Foods That Harm Your Sleep
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Foods That Harm Your Sleep

Get to know foods that harm your sleep, foods that help you sleep and the importance and benefits of sleeping.

Sleep is important to overall health and well-being. Having a good night sleep makes us feel energetic and alert, our thoughts are clearer, we feel lighter and happier, our reactions faster, and it puts us to good mood mode the whole day. There are so many incredible benefits of having a good night sleep.

• It reduces stress

• Helps to repair the body

• Improves your memory

• Helps keep the heart healthy

• Helps you lose weight

These are just a few of the many benefits of getting enough sleep. What is recommended is to get at least 8 – 9 hours of sleep for us to function at our best. But there are those days when we just can’t fall asleep. Studies show that what we eat affects our sleep.

Image via Google Images

High-fat foods doesn’t only allow you to gain weight, it also disrupts your sleep. The more fat you consume each day, the less likely you are to get a good night's sleep and the more times you wake up, tossing and turning, throughout the night. It gives greater chance of abnormal breathing while sleeping, and less time spent in REM (rapid eye movement) sleep each night. The more REM sleep you get, the more energetic you will feel the next day. REM sleep is the sleep state during which dreaming occurs; it helps to restore your body after a stressful day at work or in school.

When we say high-fat foods we mean burger, fries, cheese, eggs, bacon, butter and ice cream to name a few. Better avoid eating too much of these. Remember that anything you eat in excess is bad for your health.

Image via Google Images

Foods with caffeine can cause sleep disturbances. Caffeine is a stimulant; most people use it after waking up in the morning or to remain alert during the day. Once in the body, caffeine will persist for several hours: it takes about 6 hours for one half of the caffeine to be eliminated. Coffee, tea, cocoa, chocolate, and cola has caffeine so, it is advisable to cut your caffeine intake in the afternoon.

Image via Google Images

Some prescription drugs contain caffeine too that’s why some medicines interferes with sleep or causes insomnia. Pain relievers, weight loss pills, diuretics, and cold medicines are examples of drugs that contain caffeine. They may have as much or even more caffeine than coffee.

Image via Google Images

Alcohol in the evening may help you sleep faster, but you may experience frequent awakenings, less restful sleep, headaches, night sweats and nightmares. Alcohol consumed at bedtime, after an initial stimulating effect, may decrease the time required to fall asleep. Studies show that a moderate dose of alcohol consumed as much as 6 hours before bedtime can increase wakefulness during the second half of sleep. With continued consumption just before bedtime, alcohol's sleep-inducing effect may decrease, while its disruptive effects continue or increase. This sleep disruption may lead to daytime fatigue and sleepiness.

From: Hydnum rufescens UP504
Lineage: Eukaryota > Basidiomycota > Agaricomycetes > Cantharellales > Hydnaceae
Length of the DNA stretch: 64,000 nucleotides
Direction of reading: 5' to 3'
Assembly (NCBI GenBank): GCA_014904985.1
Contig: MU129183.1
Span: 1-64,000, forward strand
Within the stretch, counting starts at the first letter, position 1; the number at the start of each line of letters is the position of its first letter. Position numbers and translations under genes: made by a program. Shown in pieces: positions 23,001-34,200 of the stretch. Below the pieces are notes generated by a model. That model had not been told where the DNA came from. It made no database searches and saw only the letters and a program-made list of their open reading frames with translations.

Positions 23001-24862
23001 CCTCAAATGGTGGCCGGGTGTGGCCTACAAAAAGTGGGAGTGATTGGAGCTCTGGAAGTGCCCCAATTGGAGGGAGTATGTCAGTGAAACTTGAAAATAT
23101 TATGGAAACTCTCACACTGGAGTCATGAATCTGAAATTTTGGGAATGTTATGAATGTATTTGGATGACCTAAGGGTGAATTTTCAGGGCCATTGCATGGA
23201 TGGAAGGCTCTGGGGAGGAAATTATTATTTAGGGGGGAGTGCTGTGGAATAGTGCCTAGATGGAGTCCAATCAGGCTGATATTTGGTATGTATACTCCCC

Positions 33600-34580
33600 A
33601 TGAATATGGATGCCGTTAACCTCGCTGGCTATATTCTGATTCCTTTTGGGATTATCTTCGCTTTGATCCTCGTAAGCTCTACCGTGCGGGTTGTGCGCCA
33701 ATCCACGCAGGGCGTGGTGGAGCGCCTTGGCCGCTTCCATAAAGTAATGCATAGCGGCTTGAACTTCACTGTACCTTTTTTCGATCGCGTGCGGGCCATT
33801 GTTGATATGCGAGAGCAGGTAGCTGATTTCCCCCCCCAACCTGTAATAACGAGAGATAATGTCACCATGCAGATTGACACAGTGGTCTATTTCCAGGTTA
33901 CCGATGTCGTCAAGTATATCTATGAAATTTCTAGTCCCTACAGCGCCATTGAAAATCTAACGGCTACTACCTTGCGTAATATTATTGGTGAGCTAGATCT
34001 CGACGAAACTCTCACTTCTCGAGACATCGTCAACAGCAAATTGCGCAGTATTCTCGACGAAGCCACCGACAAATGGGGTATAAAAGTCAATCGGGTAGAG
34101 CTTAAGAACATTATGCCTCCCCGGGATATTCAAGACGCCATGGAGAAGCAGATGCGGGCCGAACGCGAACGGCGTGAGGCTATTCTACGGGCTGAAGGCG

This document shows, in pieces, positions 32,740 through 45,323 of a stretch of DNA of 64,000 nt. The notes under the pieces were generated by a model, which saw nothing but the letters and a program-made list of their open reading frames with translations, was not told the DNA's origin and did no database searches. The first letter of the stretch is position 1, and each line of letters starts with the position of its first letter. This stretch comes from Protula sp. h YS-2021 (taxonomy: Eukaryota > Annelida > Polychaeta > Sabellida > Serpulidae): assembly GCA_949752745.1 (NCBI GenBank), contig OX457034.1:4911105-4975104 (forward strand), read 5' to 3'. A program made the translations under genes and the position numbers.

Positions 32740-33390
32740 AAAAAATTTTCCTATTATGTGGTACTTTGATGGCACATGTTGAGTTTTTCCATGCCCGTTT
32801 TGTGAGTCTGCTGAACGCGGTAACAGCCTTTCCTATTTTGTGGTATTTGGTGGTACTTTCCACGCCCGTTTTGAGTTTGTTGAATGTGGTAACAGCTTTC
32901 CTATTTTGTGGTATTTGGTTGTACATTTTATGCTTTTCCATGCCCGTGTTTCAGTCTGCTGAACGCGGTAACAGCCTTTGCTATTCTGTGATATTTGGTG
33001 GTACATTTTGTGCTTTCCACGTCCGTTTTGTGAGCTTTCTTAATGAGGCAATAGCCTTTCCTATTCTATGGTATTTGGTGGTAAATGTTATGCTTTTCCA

Image via Google Images

Spicy foods studies show lead to poor sleep. According to the International Journal of Psychophysiology, after eating a spicy meal in the evening, your body temperature rise during sleep and you spend less time in both the light phase of sleep known as Stage 2 and the deep, slow-wave Stages 3 and 4. This means you experience less sleep and took longer to drift off.

Image via Google Images

A relaxing smoke before bedtime will keep you awake in the middle of the night. Cigarette has nicotine, a stimulant. It has similar effect as caffeine to our body.

Image via Google Images

If you want to have a good night sleep, it is advisable to drink a warm glass of milk because it’s rich in tryptophan, a sleep-promoting substance. If you want to have some late night snacks, go for a bowl of cereal and milk, yogurt and crackers, or bread and cheese. Remember that it should be light on the tummy. These carbohydrate-rich foods complement dairy foods like milk. It increases the level of sleep-inducing tryptophan in the blood. This will give you a better and restful sleep throughout the night.

Images via Google Images

If you’re having problems with sleeping then maybe you should check what you were eating, drinking, or if you had been smoking before bedtime because all of these affect your sleep.

Related Article: Foods That Boost The Immune System

 

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Comments (12)

8-9 hours "per night?" I get that per week!

nice article. i will keep this in mind, i only get an average of hrs sleep a day. voted up.

Nice share. Shared in facebook.

Learn a lot from all these. I once ate too much white pepper that I felt the heat in my body rise during the night.^_^ A very well presented post Alma.

With our varied trends of living and mixed up lifestyle we became a melting pot of toxic chemicals treated to our food supply from the pesticides in growing fruits and vegetables to the packed foods we buy. Excellent presentation, Alma. It's great having you back.

Ranked #6 in Sleep

Thanks to all who gave their comments ^_^

Excellent post Alma, it seems you're in good health now, keep up the good work and take it easy.

good job... thanks

Thanks for the information, especially for an insomniac like me!

A brilliant discussion. Thank you Alma for this very well researched article.

Thanks for this great article. I badly need it. Now I know which types of food not to eat before I go to bed.

Great article. Thanks for sharing.

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